CIA chief Michael Hayden expressed his personal belief Sunday that Iran is pursuing a nuclear weapons program, but also stood by the agency's assessment that the program was suspended in 2003.
"Personal belief, yes. It's hard for me to explain. This is not court of law stuff," the Central Intelligence Agency director said on NBC television.
Iran's defiance of UN Security Council sanctions showed the Islamic republic had something to hide with its production of enriched uranium, Hayden said.
The Iranians would not pay that price "if they did not have at a minimum... the desire to keep the option open to develop a nuclear weapon," and to produce "fissile material not under international control," he said.
In December, the CIA and rest of the US intelligence community said that Iran halted its nuclear weapons program in 2003, and that US charges about Tehran's atomic goals had been overblown for at least two years.
The general said: "We stand by the judgment. It's one that unfortunately tends to get oversimplified in public discourse."
"Another part of the report that we emphasize is that (the) program had stopped in 2003. It's very clear they were weaponizing. It remained a program that the Iranians continue to deny ever existed," he said.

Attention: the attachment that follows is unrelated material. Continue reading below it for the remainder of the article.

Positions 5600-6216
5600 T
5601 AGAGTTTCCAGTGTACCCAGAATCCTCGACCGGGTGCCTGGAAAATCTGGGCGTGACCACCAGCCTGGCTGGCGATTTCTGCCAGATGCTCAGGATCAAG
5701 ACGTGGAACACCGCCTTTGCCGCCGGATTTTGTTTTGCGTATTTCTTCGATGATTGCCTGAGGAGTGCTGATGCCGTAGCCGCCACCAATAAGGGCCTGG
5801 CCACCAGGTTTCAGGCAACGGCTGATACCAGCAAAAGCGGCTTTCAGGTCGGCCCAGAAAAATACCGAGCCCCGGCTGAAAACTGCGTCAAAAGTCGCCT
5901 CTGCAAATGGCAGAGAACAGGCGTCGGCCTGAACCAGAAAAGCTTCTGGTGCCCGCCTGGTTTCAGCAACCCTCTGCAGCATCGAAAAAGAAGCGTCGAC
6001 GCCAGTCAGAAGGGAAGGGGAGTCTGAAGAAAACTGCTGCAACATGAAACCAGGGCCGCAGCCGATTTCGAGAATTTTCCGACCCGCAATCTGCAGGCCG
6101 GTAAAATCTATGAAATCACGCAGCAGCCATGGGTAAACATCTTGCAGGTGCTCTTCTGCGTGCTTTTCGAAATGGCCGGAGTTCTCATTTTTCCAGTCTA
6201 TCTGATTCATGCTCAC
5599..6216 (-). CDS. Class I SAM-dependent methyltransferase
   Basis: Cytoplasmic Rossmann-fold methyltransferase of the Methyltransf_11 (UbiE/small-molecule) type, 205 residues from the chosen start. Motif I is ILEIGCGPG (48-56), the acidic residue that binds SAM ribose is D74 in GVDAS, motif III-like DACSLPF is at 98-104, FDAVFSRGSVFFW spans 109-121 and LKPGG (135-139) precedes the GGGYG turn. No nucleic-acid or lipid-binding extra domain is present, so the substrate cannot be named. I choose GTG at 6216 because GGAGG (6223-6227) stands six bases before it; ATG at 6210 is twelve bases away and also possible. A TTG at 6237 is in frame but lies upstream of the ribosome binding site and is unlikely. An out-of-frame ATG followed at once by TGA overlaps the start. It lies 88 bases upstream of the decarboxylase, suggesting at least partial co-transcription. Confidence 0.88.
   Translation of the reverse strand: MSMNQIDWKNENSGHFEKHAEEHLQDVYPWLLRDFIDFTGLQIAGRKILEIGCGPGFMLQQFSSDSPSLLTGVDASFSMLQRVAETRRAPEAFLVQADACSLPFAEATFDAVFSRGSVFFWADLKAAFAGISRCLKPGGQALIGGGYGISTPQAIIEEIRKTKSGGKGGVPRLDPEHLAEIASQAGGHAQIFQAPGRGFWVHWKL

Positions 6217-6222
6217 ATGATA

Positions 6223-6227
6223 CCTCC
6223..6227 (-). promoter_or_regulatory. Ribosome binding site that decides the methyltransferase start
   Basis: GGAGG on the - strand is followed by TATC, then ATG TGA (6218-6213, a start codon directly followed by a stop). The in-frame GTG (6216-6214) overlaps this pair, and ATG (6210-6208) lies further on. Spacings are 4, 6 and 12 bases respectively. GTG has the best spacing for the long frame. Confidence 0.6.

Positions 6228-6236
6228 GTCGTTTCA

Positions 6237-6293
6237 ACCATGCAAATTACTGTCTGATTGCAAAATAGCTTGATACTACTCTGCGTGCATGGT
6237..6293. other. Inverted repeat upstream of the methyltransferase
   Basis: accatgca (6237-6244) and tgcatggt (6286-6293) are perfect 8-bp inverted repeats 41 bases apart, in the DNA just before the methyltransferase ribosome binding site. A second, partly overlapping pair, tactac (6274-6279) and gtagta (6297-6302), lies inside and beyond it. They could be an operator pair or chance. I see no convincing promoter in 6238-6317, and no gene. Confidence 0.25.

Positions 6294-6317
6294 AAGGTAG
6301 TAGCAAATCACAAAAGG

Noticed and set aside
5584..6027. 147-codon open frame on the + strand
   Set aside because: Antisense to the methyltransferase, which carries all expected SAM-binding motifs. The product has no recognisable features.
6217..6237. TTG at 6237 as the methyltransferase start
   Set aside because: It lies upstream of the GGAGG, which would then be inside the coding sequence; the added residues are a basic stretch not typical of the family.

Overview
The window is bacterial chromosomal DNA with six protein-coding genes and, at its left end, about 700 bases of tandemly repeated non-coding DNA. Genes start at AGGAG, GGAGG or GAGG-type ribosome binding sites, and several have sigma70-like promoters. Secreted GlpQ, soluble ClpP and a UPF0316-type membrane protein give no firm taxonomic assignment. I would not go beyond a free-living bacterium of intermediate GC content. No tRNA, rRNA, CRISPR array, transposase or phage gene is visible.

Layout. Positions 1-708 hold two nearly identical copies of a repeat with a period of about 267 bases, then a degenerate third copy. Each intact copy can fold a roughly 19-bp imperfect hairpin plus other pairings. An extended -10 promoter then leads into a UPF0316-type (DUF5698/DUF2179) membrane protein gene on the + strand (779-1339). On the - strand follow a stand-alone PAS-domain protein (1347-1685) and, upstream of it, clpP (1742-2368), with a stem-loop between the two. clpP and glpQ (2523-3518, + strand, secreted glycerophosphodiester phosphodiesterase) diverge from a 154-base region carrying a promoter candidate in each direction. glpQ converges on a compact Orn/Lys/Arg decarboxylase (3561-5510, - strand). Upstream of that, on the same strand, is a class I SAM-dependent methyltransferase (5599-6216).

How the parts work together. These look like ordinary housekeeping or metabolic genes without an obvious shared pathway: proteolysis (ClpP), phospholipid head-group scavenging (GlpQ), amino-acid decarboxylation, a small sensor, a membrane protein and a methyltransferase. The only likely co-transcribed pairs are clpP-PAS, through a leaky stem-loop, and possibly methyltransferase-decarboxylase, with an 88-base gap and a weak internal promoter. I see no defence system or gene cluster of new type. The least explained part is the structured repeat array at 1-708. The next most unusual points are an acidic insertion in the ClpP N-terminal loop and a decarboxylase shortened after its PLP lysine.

"And the other aspect of the Iranian nuclear effort beyond the weaponization, the development of delivery systems, all continue."
'Iran trying to develop nuclear weapons'The United States and its European allies have led efforts to pressure Iran into freezing its disputed uranium enrichment work, a process that can be used both to make nuclear fuel and the core of an atomic bomb.
Tehran insists its program is peaceful.
US Vice President Dick Cheney on Monday said Iran's uranium enrichment was for military purposes.
"Obviously, they're ... heavily involved in trying to develop nuclear weapons enrichment, the enrichment of uranium to weapons-grade levels," Cheney said in an interview with ABC television.
Cheney, however, did not mention on what he based his accusation.
And Hayden was reminded that the US government had argued that Iraqi dictator Saddam Hussein, because of his refusal to cooperate with UN inspectors, must be hiding a program to develop weapons of mass destruction.
"I understand. But, again, you've asked me for an assessment and I can only work from the facts that I see," the CIA boss said.